Whitney Nell Stewart, "This Is Our Home: Slavery and Struggle on Southern Plantations" (UNC Press, 2023)


The cultural memory of plantations in the Old South has long been clouded by myth. A recent reckoning with the centrality of slavery to the US national story, however, has shifted the meaning of these sites. Plantations are no longer simply seen as places of beauty and grandiose hospitality; their reality as spaces of enslavement, exploitation, and violence is increasingly at the forefront of our scholarly and public narratives. Yet even this reckoning obscures what these sites meant to so many forced to live and labor on them: plantations were Black homes as much as white.

Insightfully reading the built environment of plantations, considering artifact fragments found in excavations of slave dwellings, and drawing on legal records and plantation owners' papers, Whitney Nell Stewart illuminates how enslaved people struggled to make home amid innumerable constraints and obstacles imposed by white southerners.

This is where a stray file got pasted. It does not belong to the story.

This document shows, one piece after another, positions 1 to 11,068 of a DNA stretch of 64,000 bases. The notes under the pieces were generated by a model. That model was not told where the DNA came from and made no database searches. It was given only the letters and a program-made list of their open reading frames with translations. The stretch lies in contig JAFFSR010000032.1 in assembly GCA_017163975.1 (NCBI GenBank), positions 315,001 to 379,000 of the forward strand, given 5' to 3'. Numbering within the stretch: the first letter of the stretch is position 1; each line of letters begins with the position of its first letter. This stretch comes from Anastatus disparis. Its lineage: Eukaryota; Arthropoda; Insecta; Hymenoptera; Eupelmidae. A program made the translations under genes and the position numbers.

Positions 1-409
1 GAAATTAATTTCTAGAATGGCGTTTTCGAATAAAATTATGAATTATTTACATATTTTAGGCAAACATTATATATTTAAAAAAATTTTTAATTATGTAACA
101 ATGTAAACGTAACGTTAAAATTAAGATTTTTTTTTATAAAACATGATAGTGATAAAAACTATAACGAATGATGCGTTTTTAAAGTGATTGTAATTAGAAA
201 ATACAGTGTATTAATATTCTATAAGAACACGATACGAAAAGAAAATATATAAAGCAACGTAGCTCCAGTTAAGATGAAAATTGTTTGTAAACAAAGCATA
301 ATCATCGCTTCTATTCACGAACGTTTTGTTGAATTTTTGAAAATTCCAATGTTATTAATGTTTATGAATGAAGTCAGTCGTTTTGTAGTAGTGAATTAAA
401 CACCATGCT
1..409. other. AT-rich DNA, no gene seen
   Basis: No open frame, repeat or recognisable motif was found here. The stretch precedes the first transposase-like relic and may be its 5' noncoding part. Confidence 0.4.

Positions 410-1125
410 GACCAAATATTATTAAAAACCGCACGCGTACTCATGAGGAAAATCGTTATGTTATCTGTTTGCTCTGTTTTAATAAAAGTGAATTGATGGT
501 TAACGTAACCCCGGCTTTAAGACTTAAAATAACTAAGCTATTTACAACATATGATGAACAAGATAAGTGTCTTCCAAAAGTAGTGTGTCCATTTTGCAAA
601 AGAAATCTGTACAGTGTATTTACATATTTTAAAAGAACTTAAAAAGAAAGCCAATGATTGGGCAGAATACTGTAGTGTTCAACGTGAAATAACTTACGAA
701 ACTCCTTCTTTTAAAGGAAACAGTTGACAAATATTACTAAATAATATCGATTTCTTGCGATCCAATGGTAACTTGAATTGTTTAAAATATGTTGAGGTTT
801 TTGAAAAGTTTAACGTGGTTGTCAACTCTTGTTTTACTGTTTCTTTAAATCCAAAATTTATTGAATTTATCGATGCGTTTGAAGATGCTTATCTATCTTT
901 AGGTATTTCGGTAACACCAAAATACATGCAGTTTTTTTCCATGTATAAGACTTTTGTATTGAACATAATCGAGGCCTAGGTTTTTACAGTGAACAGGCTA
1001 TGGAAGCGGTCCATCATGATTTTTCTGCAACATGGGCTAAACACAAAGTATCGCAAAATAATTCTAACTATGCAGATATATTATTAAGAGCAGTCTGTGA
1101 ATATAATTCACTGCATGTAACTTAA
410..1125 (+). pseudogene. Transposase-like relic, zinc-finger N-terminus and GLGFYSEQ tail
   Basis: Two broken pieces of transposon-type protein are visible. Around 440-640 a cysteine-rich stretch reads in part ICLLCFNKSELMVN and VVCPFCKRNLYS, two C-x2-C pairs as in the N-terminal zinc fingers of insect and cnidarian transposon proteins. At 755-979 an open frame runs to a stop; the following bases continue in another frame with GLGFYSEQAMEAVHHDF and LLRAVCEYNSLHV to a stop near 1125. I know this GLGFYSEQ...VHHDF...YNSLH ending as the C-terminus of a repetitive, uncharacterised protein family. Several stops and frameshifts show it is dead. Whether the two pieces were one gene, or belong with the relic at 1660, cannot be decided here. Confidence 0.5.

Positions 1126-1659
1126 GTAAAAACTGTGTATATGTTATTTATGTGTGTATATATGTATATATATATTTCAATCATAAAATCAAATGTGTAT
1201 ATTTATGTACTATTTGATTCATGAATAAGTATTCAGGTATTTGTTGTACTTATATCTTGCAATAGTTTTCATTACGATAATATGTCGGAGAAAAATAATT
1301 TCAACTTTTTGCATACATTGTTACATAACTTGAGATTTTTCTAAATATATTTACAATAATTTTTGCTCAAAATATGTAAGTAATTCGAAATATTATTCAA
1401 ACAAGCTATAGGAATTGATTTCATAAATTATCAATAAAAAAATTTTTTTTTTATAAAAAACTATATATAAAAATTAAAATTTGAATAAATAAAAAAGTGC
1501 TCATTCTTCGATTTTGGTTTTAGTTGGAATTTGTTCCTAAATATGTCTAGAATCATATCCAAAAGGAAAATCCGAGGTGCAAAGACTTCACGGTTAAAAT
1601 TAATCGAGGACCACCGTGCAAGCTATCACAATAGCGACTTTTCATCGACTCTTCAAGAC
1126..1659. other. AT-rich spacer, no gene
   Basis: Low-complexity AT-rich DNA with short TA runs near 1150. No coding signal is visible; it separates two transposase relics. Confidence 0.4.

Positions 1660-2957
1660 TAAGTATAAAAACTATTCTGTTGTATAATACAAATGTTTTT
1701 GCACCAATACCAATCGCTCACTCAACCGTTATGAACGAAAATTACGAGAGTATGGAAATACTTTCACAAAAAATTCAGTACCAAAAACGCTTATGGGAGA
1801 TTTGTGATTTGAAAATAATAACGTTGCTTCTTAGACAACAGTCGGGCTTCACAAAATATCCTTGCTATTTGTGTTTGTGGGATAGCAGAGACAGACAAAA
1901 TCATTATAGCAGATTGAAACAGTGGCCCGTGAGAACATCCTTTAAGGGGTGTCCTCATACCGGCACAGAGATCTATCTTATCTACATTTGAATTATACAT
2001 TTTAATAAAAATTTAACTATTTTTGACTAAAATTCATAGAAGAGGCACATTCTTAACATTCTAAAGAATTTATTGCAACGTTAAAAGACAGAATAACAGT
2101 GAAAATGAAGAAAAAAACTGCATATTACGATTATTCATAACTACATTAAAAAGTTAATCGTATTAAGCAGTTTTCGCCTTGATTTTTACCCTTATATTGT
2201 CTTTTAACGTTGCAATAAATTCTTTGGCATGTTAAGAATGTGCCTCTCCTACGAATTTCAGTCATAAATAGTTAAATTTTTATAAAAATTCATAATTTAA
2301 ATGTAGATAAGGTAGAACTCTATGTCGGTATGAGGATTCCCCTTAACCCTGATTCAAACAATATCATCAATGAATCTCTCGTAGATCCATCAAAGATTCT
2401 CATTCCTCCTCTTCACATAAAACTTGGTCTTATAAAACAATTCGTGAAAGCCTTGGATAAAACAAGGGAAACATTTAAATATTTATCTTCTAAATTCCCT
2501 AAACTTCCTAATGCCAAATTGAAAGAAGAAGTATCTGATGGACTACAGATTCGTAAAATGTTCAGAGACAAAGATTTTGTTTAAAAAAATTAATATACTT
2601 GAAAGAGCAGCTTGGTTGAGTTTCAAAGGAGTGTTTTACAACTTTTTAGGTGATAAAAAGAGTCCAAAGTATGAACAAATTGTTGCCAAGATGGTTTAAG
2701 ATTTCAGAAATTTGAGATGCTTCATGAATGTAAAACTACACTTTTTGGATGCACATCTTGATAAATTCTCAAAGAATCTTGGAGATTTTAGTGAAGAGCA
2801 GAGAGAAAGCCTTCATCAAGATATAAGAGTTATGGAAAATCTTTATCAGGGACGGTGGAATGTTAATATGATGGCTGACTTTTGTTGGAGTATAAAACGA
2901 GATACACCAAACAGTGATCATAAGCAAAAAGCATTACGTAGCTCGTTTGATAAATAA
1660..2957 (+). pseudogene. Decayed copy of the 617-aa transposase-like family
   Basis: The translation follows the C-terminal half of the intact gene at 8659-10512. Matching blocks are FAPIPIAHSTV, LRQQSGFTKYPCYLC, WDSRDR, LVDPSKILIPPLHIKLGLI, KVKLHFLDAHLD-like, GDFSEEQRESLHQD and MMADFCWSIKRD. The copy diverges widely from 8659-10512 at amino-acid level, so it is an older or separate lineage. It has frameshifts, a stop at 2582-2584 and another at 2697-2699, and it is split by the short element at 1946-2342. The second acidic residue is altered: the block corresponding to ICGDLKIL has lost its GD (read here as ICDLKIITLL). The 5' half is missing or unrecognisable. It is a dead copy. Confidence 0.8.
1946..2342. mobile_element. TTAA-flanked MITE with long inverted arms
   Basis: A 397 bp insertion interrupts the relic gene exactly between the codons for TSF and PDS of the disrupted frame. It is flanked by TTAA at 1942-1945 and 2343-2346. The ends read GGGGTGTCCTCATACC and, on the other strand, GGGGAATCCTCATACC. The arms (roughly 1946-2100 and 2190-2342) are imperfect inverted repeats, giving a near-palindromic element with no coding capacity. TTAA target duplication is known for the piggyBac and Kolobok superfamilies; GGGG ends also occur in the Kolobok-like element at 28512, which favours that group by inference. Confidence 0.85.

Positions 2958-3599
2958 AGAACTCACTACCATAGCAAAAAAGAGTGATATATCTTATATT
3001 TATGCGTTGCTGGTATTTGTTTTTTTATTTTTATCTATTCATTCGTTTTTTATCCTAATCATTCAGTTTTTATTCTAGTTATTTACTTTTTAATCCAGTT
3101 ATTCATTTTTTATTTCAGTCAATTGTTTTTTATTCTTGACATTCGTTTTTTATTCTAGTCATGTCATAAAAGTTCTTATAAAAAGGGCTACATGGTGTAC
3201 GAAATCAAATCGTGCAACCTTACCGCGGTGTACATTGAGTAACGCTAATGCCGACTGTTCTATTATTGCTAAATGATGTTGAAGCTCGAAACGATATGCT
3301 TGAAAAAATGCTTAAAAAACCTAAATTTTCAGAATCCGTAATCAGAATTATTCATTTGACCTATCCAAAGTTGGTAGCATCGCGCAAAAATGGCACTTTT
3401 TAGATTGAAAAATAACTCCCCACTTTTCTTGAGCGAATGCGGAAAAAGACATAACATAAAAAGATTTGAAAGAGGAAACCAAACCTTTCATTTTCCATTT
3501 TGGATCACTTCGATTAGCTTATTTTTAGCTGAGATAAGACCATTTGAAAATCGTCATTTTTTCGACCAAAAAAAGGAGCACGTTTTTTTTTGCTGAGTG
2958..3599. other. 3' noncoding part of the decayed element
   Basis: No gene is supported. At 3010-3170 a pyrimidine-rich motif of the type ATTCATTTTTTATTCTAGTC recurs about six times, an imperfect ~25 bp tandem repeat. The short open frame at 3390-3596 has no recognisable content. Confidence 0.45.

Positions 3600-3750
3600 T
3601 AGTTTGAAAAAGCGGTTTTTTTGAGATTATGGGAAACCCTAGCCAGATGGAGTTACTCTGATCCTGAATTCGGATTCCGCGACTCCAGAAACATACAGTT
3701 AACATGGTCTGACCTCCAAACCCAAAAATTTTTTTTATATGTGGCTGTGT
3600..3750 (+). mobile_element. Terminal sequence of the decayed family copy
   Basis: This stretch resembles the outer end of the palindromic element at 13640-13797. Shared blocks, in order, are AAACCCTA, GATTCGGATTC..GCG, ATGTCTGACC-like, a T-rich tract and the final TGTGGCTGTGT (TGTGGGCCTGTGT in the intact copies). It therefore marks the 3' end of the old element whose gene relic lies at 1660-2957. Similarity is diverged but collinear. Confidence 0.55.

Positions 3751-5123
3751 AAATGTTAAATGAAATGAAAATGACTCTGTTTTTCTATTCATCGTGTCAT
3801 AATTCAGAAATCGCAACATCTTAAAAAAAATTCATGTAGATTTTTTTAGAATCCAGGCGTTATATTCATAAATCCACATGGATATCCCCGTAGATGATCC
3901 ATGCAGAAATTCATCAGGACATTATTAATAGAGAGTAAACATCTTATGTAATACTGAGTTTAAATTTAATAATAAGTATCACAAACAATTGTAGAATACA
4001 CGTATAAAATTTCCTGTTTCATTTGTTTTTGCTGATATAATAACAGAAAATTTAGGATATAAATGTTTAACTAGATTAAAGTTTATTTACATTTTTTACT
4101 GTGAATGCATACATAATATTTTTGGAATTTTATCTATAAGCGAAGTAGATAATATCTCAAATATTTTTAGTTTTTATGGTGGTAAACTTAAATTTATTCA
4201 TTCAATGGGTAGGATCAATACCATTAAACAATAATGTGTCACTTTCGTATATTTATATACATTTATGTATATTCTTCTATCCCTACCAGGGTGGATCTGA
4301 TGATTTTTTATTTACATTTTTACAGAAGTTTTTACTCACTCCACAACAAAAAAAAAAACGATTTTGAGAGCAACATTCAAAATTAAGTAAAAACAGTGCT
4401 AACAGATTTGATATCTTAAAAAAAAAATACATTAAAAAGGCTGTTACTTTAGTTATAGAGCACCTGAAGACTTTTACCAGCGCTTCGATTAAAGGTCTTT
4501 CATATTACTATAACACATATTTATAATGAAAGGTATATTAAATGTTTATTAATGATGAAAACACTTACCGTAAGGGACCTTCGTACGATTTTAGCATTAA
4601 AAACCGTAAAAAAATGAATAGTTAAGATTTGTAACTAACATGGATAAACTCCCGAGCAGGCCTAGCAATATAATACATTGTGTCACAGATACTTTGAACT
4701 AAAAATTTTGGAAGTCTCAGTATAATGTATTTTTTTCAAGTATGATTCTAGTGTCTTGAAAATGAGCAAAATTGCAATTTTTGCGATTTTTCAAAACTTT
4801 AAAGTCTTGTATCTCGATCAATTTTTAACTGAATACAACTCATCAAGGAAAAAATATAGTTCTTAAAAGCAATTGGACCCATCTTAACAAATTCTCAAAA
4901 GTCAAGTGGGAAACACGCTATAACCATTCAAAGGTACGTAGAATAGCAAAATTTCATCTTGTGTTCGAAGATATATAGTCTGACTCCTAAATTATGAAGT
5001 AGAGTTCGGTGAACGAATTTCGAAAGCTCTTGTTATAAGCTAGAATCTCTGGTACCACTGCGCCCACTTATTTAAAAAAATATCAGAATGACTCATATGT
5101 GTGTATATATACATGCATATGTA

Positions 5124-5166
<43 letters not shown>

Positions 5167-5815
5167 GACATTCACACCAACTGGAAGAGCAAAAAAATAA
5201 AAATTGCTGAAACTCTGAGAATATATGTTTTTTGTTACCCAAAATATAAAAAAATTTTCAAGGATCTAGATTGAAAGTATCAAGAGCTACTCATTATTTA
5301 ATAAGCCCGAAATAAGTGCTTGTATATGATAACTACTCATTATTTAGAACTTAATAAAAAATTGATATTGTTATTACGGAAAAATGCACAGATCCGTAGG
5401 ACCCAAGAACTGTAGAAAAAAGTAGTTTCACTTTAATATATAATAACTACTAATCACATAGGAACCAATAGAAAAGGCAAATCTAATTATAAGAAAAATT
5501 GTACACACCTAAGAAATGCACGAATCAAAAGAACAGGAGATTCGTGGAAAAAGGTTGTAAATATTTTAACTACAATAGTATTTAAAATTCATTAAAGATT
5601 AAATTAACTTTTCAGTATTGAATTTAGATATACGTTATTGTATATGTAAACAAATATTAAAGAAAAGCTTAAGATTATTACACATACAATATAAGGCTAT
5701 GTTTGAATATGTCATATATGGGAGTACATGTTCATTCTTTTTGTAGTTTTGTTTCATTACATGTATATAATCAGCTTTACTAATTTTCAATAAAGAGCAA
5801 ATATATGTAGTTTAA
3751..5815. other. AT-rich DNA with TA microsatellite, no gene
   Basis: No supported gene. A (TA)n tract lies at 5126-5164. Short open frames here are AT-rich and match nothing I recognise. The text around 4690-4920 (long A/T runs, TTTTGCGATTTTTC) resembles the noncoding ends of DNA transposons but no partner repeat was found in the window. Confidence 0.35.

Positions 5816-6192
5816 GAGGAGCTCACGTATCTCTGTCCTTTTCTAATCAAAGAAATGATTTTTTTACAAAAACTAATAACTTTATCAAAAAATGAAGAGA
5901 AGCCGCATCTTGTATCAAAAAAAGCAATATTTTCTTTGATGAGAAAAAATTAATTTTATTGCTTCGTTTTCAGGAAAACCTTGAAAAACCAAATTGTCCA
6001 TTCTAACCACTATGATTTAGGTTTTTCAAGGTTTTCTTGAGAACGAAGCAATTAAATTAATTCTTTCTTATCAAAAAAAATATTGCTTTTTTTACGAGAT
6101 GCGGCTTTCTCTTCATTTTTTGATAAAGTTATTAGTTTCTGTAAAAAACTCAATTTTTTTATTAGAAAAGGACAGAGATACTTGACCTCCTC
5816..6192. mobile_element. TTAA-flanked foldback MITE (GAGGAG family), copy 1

In This Is Our Home: Slavery and Struggle on Southern Plantations (UNC Press, 2023), Stewart demonstrates how homemaking was a crucial part of the battle over slavery and freedom, a fight that continues today in consequential confrontations over who has the right to call this nation home.

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Katrina Anderson

Katrina Anderson is a doctoral candidate at the University of Delaware.

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